Speier: Congressional reporting system for sexual harassment 'set up to protect the harasser'

Rep. Jackie SpeierKaren (Jackie) Lorraine Jacqueline SpeierThis week: Time running out for Congress to avoid shutdown Maxine Waters to skip Trump's State of the Union Dem Rep invited #MeToo founder to State of the Union MORE (D-Calif.) said Sunday that the existing reporting system for sexual harassment complaints on Capitol Hill is set up “to protect the harasser.” 

“I think it was a system set up in 1995 to protect the harasser. This is not a victim-friendly process,” Speier said on ABC’s “This Week.”

“One victim who I spoke with said, ‘you know, the process was almost worse than the harassment,’ ” Speier added.

Speier and Sen. Kirsten GillibrandKirsten Elizabeth GillibrandTrump thinks he could easily beat Sanders in 2020 match-up: report Listen: EMILY’s List upbeat about Dem House in '19 Desperate Democrats shouldn't settle for Oprah MORE (D-N.Y.) earlier this month introduced legislation that would overhaul policies to report sexual harassment on Capitol Hill.

Under the current system through the Office of Compliance, staffers must go through months of mediation and counseling with the employing office before they can file a harassment complaint. During the mediation process, the parties involved sign an agreement to keep all documents and communications confidential.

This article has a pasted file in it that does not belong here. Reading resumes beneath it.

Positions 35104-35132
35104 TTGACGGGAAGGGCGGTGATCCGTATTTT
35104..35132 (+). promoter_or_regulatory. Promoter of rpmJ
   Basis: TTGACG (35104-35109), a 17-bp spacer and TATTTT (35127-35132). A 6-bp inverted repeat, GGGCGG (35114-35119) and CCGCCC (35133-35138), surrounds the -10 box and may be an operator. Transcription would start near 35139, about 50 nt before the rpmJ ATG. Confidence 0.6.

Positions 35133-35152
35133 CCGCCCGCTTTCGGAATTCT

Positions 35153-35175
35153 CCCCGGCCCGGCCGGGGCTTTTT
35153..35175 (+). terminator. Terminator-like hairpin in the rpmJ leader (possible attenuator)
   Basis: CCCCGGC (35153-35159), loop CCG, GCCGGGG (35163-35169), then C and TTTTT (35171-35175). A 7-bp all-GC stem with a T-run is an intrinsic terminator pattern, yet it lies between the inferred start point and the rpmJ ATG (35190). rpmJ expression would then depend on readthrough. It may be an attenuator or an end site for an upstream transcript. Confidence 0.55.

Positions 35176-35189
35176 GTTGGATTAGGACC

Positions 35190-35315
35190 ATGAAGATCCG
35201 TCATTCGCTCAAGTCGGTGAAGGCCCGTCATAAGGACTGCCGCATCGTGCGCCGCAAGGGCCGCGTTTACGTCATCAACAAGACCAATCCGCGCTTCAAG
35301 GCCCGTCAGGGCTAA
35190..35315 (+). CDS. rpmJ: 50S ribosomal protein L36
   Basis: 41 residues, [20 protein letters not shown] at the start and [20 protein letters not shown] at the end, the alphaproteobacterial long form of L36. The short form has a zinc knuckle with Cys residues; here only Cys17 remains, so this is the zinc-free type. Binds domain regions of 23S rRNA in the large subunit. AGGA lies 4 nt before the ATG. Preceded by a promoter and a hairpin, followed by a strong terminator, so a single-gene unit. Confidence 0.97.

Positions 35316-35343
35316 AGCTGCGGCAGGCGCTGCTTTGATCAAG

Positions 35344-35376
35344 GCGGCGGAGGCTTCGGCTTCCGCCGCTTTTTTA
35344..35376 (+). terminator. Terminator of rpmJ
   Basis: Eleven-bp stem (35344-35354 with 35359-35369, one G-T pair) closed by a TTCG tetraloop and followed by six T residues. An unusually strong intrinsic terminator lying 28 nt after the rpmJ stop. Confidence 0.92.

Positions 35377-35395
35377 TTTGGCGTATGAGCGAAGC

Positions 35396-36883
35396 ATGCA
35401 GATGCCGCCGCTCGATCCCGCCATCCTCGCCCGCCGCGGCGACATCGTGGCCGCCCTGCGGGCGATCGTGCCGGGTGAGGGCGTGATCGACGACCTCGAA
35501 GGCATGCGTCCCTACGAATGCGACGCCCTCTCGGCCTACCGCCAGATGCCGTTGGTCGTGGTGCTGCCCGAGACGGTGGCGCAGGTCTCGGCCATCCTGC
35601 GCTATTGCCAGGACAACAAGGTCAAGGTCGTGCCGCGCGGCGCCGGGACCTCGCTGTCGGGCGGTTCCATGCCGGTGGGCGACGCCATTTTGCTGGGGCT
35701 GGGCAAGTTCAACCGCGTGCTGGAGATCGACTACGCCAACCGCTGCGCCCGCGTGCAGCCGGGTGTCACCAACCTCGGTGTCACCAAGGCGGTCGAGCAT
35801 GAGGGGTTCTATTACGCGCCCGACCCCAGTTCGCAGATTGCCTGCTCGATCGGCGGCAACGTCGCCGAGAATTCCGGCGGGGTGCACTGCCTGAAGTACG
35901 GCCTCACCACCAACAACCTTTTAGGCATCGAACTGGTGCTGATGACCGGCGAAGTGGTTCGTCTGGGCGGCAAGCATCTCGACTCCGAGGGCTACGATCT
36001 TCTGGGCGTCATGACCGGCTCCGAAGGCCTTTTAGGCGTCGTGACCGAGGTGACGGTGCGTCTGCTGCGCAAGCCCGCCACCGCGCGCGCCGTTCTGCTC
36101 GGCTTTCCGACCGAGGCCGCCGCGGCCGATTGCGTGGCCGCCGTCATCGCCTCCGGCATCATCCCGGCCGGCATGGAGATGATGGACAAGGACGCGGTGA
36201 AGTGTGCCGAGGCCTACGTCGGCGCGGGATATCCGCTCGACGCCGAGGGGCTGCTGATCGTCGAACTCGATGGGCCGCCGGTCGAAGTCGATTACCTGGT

ADVERTISEMENT
Speier and Gillibrand are proposing to make the counseling and mediation optional and set a deadline for filing a complaint to 180 days after the alleged violation. 

Sexual harassment has been at the forefront of discussion on Capitol Hill in recent weeks. Alabama Senate candidate Roy Moore (R), Sen. Al FrankenAlan (Al) Stuart FrankenPawlenty opts out of Senate run in Minnesota EMILY’s List president: Franken did 'right thing for Minnesota' Dem pledges to ask all court nominees about sexual harassment history under oath MORE (D-Minn.) and Rep. John ConyersJohn James ConyersWoman accuses New York state senator of sexual misconduct Dissatisfaction with position of women in US hits new high Republicans on the run: Retirements could be trouble for Trump and party MORE Jr. (D-Mich.) have all faced allegations of sexual misconduct.

Speier helped bring issues of sexual harassment to light earlier this month when she shared a story of a chief of staff forcibly kissing her when she was a Congressional staffer.

She later told a panel that she knows of at least two current members of Congress who "have engaged in sexual harassment."